A Sicilian Family Experience
This article was written by Brenda Pomponio – Founder, Our Family Travels With the travel landscape ...KEEP READING
No matter where you are in the world, it’s important to be connected.
As one of the most technologically advanced places in the world, Japan certainly has its finger on the pulse of what people need to remain digitally connected. That’s why there are a range of SIM card options when travelling to this eclectic country.
Here’s everything you need to know about SIM cards in Japan.
In Japan, phones operate on the CDMA and W-CDM networks, while in Australia we operate solely on the GSM network. For this reason, the majority of Australian phones will not work in Japan. However, some phones may be able to roam and connect to the country’s various 3G networks.
Here are some of the rates offered by a few of Australia’s biggest phone providers:
While roaming is an option, it’s important to note that these costs may be significantly higher than purchasing a local SIM card.
Staying connected in Japan doesn’t need to be difficult.
Here are some of the best SIM cards and deals on offer in Japan:
If you’re especially prepared for your trip to Japan, choose to purchase a SIM card from JTB. Whether you pop into their Sydney or Melbourne office to purchase, or choose to have it mailed to your home before departure, customers can have their SIM on hand before arriving in Japan. The SIM costs $49 and is specifically designed for data communication. For 31 days, people can use 4GB of data whilst in Japan. Activation instructions are sent with the SIM, making setup extremely easy.
As the mobile provider with the most customers in Japan, you can bet that NTT DoCoMo has got visitors covered when it comes to SIM cards. Their Japan Welcome SIM lasts for 15 days from activation and comes in three options for travellers:
Offering 5GB for 21 days, b-mobile’s prepaid visitor SIM is a great option for those needing a little more data. However, it is one of the pricier options, costing 3,480JPY (AU$41.69).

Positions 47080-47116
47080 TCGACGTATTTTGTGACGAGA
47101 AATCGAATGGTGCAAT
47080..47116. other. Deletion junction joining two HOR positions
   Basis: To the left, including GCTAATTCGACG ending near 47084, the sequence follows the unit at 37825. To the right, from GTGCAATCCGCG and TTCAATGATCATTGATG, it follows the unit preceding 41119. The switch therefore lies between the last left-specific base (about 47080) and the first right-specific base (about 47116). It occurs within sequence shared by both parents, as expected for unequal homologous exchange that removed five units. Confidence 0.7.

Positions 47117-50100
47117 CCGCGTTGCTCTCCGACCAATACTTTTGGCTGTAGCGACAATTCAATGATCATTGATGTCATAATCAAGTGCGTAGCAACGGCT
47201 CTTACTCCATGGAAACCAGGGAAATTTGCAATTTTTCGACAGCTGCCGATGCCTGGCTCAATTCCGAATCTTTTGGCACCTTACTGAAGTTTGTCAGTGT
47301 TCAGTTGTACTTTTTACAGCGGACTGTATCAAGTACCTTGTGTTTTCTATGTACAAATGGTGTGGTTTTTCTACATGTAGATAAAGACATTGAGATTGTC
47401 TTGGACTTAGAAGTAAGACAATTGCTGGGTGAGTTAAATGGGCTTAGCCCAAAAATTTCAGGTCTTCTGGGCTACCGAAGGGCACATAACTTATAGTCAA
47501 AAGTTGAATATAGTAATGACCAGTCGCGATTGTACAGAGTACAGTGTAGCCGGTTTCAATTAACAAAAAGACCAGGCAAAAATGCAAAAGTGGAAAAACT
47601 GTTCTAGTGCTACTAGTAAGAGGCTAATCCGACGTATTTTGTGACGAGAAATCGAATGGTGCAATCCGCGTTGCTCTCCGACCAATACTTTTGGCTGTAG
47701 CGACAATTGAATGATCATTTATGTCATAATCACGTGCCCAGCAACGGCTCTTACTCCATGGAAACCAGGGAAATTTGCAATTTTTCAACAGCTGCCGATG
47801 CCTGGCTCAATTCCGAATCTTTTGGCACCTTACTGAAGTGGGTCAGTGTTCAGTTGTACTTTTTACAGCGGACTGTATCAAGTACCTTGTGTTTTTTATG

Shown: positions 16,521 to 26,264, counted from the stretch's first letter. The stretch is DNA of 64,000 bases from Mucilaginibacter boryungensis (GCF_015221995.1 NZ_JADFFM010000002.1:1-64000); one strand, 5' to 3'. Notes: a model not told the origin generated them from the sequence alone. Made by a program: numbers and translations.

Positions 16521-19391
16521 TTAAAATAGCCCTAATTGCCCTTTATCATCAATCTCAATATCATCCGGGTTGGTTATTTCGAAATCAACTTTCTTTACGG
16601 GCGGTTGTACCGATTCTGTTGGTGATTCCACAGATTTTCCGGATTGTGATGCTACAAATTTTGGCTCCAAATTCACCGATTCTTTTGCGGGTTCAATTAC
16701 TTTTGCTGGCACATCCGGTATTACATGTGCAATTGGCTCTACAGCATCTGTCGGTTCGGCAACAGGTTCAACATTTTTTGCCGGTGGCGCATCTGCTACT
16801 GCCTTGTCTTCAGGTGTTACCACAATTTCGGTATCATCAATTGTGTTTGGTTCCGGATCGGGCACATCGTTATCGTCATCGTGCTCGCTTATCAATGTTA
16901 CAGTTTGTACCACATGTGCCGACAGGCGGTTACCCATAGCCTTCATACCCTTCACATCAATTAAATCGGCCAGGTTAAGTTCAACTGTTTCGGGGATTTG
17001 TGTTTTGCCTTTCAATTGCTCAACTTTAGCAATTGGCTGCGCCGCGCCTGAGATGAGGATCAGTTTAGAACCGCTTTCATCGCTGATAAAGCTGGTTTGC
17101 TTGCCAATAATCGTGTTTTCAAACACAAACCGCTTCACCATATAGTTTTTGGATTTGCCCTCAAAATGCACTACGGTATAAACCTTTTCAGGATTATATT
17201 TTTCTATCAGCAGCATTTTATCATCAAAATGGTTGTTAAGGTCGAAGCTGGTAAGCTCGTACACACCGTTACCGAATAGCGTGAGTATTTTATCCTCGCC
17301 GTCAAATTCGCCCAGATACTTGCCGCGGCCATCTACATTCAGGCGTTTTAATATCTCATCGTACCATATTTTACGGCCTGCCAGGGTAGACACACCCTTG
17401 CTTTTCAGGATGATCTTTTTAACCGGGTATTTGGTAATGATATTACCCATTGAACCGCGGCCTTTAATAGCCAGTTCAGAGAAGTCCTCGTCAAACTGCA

To make use of these SIM cards, phones must be unlocked and additional registration may be required upon purchase, so always take your passport for identification.
If you’re after fast and unlimited access wherever you are in Japan, a pocket Wi-Fi device could be the perfect option instead. These are available to rent (usually for five day periods) from most airports, and can even be delivered to your hotel. The pocket Wi-Fi can connect up to 10 devices at a time and supports all variations. While prices may vary, Japan Rail Pass states that devices cost around $65.
As briefly mentioned, it is possible to get some SIM cards delivered before departure or to your hotel upon arrival. However, it’s also extremely easy to pick up major SIM cards at most airports. There’s also the option to pick SIM cards up from larger electronic stores such as Bic Camera Kyoto.
From phone stores to airports, there are plenty of places to pick up a Japanese SIM card.
Generally speaking, network coverage in Japan is relatively good, especially across the larger phone providers such as NTT. However, this coverage is stronger in main city areas and tends to dissipate the more rural you travel.
Many hotels and ryokans offer free Wi-Fi to staying guests, however this varies from place to place. Visitors may also find free Wi-Fi at hotspots around major cities, however these are for customers of the specific phone provider only. Starbucks offer free Wi-Fi for paying guests, allowing people to go online at various stores around the country. However, when accessing public Wi-Fi, only use a trusted VPN provider to ensure your information stays private and secure.
Note: Information is update to date as for June 11th, 2018.
You’ve just boarded the plane to set off on that dream holiday, I mean you can all but feel the sand on your ...KEEP READING